risk management checklist

Before allowing outside groups to use or lease church property there are several points to consider, including the following:

  1. Use of church property by an outside group will expose the church to potential liability, especially for activities involving minors.
  2. There is no way to create a “firewall” that insulates a church from all risk of liability under these circumstances.
  3. Churches should consider several risk management options before allowing church property to be used by outside groups.
  4. All general liability insurance policies have a “named insured,” which generally is the entity that procured the insurance. The named insured can add one or more other entities as additional insureds. Having your church’s name added as an additional insured” to the general liability policy of an outside group that uses or leases church property for a specified purpose or activity is one way that a church can manage the risk of liability in the event of an injury.

    But, as this case illustrates, it is not fool-proof. Conditions apply, and church leaders need to be familiar with the conditions so they can accurately evaluate coverage. The last thing you want to do is assume that having your church named as an “additional insured” will create an effective firewall when in fact this is not the case. So, it is important to discuss this option with your insurance agent, and legal counsel, so that you are fully informed concerning the viability of this option for managing risk.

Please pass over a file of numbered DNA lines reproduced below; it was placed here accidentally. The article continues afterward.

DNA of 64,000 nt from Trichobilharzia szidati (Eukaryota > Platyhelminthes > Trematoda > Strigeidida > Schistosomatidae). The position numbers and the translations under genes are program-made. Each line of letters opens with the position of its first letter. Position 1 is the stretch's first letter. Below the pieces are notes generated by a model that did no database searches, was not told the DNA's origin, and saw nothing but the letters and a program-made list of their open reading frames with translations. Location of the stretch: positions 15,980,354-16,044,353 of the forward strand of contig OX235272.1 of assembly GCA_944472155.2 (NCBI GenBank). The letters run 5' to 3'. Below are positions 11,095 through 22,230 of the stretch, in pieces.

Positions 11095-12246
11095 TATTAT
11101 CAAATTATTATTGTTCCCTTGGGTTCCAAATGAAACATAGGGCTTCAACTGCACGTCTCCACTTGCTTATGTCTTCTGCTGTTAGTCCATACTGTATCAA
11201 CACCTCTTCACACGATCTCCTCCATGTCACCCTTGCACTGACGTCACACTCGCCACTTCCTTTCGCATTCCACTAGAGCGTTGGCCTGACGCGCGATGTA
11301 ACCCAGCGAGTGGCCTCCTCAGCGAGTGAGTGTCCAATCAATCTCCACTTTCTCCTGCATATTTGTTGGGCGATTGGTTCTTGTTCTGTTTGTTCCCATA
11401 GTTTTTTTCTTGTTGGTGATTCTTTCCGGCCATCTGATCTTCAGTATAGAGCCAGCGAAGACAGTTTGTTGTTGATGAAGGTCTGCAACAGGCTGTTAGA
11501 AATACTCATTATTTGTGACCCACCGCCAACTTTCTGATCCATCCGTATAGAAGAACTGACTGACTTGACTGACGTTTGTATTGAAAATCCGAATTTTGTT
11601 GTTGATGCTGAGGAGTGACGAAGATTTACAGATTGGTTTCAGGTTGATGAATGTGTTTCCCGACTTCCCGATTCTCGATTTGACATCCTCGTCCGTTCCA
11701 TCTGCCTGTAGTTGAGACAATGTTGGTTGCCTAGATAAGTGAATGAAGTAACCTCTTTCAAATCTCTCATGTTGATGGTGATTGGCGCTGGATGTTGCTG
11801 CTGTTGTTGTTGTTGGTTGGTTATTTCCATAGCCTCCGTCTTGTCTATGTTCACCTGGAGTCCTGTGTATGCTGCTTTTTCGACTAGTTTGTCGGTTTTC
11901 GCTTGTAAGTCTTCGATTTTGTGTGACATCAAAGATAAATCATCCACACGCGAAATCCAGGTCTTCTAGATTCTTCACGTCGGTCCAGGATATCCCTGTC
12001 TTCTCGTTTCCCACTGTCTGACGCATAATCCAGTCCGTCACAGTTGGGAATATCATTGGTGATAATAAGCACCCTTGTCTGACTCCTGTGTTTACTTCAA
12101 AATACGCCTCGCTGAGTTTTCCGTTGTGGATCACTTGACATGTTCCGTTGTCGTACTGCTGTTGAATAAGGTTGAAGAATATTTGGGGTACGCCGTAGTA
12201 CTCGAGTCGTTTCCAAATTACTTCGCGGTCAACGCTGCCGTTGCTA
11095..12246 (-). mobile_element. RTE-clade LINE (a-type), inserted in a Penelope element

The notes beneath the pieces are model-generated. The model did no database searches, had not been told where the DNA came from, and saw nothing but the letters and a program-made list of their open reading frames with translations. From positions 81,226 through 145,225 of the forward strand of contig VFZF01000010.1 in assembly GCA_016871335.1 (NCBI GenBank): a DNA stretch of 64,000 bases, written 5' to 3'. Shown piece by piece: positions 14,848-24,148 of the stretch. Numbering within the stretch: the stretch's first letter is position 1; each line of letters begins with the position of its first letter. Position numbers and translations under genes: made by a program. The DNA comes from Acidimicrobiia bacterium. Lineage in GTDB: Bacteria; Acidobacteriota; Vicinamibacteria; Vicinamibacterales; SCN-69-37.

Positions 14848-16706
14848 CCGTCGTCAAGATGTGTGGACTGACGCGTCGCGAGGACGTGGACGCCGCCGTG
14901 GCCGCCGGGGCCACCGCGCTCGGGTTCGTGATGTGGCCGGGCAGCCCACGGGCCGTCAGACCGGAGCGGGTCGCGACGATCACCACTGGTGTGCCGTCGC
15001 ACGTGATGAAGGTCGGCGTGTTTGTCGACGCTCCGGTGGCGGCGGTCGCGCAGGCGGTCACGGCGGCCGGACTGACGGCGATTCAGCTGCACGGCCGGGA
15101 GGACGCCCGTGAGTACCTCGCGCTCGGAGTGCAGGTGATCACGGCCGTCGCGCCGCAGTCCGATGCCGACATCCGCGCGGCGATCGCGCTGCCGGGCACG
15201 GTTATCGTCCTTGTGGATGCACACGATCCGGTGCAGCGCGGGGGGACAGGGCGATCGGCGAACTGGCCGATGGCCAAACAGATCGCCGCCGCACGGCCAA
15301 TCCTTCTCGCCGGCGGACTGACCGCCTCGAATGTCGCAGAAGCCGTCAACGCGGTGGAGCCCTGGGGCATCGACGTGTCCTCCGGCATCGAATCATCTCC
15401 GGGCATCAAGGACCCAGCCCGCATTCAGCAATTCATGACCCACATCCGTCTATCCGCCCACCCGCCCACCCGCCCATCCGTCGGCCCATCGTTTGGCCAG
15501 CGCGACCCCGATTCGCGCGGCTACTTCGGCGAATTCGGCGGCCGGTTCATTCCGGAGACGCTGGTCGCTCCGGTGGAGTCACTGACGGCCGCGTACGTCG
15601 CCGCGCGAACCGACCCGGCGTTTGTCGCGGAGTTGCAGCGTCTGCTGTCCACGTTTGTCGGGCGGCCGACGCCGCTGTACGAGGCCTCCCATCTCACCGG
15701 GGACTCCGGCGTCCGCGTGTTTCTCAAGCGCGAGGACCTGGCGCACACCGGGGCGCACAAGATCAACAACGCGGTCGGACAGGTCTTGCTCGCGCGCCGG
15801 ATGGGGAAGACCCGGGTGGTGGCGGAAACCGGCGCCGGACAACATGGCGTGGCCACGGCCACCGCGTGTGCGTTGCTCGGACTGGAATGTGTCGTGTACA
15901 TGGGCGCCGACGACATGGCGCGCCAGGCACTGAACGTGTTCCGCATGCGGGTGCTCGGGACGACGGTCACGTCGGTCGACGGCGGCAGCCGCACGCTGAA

5. The risks associated with the use of church property by outside groups can be mitigated in other ways. Consider the following:

    • Check with the church’s insurance carrier to evaluate coverage in the event of an injury during use of church property by an outside group.
    • You must assess the increased risk of legal liability associated with the use of your property by outside groups. Some risks may be too great to even consider, especially when you consider the relatively modest user’s fee, if any, that will be assessed.
    • Any activity involving minors represents the highest risk. The outside group must provide evidence of insurance in an amount that is acceptable to you.
    • Have the outside group sign a “facilities use agreement” that (1) provides the group with a mere license to use the property; (2) contain hold harmless and indemnification clauses; (3) states that the church provides no supervision or control over the property when being used by the group. This document should be prepared by an attorney.
    • Review the outside group’s liability policy to ensure that it provides adequate coverage. Be certain that it does not exclude sexual misconduct. Also, pay close attention to the coverage limits. Are they adequate?
    • Add the church as an additional insured under the outside group’s liability insurance policy. This may not be effective in all cases, but it will be in some and so is definitely worth doing.
    • If the group’s activities will involve minors, have a written acknowledgment from the group that all workers have been adequately screened.
    • Note that release forms are generally unenforceable against minors who are injured since they have no contractual capacity to sign such a release and their parents or guardians lack the legal authority to release a minor’s legal rights.
  6. There are other issues to be considered when a church allows outside groups to use or lease its facilities that are beyond the scope of this article. These include the application of the federal unrelated business income tax, the loss of the church’s exemption from property tax, either fully or on a prorated basis, and, the potential violation of local zoning laws.
  7. It is highly recommended that a church seek legal counsel when considering the use of church property by one or more outside groups.
Richard R. Hammar is an attorney, CPA and author specializing in legal and tax issues for churches and clergy.